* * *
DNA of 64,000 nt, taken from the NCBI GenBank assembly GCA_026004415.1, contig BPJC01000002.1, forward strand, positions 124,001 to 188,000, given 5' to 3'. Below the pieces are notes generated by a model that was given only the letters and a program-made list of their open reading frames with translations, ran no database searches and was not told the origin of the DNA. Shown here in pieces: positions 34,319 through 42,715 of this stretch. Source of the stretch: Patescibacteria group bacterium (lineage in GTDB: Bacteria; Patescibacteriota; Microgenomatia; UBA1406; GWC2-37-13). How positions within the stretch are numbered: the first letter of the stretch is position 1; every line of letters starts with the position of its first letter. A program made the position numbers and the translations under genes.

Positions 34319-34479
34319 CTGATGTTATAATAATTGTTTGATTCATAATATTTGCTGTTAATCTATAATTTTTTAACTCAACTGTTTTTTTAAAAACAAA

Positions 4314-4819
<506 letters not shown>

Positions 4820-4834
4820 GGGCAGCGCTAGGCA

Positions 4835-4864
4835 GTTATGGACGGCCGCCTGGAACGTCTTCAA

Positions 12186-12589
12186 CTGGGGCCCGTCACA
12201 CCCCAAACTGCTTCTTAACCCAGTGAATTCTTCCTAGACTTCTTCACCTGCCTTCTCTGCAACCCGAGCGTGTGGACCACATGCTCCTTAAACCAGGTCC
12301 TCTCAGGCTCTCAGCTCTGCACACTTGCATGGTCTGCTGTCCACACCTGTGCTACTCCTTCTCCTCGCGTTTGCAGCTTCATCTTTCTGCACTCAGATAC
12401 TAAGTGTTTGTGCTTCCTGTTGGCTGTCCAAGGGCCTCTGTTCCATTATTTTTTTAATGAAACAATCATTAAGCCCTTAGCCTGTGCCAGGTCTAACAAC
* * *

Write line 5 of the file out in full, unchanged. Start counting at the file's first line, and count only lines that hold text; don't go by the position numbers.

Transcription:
<506 letters not shown>